The Press and the Truth

Ashley Kim, Editor-in-Chief

  In 1971, The New York Times published a classified set of government documents known as the Pentagon Papers.  Within 7,000 pages of illegally obtained documents was information that had been wrongly hidden from the public for many years.  Publishing the papers meant telling the truth; it meant exposing the government for its lies. Publishing also meant taking on the risk of going to prison. But The Times still published the Pentagon Papers.  They risked a lot of things: their careers, their reputations, their freedoms.

   The case of the Pentagon Papers ended in victory for The Times; in a landmark case, the Supreme Court ruled in favor of the newspaper, allowing journalists to exist and publish freely. Since then, the story of the Pentagon Papers has become one of the best examples in the history of the importance of the press.

   But since then, the press has become more than just traditional print newspapers.  Now, most of our news comes from the Internet, and along with the advent of the Internet comes fake news. It happens because of a variety of reasons, whether intentionally misleading or just negligent, whether in the form of Russian propaganda or a poorly-researched article.  No matter the reason or the channel, the Internet has become a breeding ground for fake news and misinformation. In stark contrast to The Times and their publication of the Pentagon Papers, today’s journalistic environment doesn’t value truth above all else.  The truth has become buried in politically biased reporting and a constant barrage of low quality journalism. These days, the truth is not so simple and the press is not so reliable.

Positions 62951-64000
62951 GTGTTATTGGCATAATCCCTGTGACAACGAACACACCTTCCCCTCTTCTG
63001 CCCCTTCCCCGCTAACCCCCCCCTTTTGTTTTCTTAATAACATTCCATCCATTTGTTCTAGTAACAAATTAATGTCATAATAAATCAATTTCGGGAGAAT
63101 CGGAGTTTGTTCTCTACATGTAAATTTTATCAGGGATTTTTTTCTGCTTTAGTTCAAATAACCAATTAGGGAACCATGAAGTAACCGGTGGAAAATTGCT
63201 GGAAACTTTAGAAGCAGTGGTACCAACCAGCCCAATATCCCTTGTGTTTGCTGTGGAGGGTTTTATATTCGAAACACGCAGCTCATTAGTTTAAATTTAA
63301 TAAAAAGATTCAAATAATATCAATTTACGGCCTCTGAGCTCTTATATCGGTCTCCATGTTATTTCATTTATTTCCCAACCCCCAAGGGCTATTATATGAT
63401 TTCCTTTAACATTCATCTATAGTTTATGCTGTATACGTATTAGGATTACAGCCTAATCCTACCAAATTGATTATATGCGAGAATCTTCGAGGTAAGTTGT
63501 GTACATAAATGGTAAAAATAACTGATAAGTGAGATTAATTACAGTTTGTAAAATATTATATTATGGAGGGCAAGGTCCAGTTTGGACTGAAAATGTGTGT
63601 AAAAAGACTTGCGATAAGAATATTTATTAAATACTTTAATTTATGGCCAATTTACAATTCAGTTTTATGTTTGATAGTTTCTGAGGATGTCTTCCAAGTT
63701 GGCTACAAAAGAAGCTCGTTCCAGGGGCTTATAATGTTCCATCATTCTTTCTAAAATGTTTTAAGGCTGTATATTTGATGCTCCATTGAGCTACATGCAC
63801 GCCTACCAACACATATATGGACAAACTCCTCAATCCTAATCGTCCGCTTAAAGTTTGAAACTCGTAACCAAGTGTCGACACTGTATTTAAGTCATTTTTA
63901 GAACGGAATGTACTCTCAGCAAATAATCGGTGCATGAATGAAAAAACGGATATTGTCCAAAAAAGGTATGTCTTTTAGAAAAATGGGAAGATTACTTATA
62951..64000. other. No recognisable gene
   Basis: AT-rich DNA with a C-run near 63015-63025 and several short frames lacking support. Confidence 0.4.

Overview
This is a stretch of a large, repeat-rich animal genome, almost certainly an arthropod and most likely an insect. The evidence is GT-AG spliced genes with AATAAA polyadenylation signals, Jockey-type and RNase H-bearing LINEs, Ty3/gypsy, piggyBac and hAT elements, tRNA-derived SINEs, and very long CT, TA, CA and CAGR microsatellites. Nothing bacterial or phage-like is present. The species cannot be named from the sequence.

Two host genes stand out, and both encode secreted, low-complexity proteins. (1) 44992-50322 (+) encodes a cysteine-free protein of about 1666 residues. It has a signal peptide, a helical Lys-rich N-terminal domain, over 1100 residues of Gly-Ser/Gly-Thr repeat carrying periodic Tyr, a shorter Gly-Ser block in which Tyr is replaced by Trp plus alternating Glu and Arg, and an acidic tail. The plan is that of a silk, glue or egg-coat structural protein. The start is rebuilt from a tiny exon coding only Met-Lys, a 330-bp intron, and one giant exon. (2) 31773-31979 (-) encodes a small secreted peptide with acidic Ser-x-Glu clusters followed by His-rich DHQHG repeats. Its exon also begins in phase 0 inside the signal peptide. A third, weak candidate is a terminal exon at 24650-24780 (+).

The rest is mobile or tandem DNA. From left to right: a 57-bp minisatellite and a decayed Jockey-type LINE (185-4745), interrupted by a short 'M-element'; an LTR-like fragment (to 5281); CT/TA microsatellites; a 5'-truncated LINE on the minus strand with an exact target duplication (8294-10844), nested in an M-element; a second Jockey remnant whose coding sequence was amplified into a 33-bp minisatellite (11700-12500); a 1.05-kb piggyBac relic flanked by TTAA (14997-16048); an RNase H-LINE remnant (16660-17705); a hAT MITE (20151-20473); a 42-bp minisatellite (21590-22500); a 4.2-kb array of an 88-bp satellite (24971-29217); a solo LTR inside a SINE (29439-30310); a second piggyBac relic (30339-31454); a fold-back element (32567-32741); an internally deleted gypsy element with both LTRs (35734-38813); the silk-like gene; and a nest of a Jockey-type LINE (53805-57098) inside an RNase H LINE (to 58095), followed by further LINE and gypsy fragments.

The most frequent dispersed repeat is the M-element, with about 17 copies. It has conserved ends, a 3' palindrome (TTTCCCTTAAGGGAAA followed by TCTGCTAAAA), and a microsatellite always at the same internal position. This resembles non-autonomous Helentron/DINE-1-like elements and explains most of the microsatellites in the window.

The press is often referred to as the Fourth Estate; in addition to the three branches of government, the press is considered crucial to democracy.  The First Amendment reflects this importance: it gives the people the freedom of speech and the freedom of the press. Truth is at the heart of democracy.  It is what a good and just society is built upon. The people must be able to trust that the press is truthful.

   In a Gallup poll this year, only 41% of Americans expressed trust in the press.  It’s no surprise; in an age of rampant fake news and political polarization, it becomes harder and harder to trust the media.  It’s a complicated issue, too; attempting to control the publication of fake news borders on infringing on the freedom of speech.  But part of fighting polarization, has to do with restoring the public’s trust in the press.

   As the writers of The Times decided, truth was more important than their own livelihoods.  We have to fight for truth. It isn’t something that happens by itself.  But the fight for truth is worth it; it’s worth it every time, because truth is what builds freedom and justice.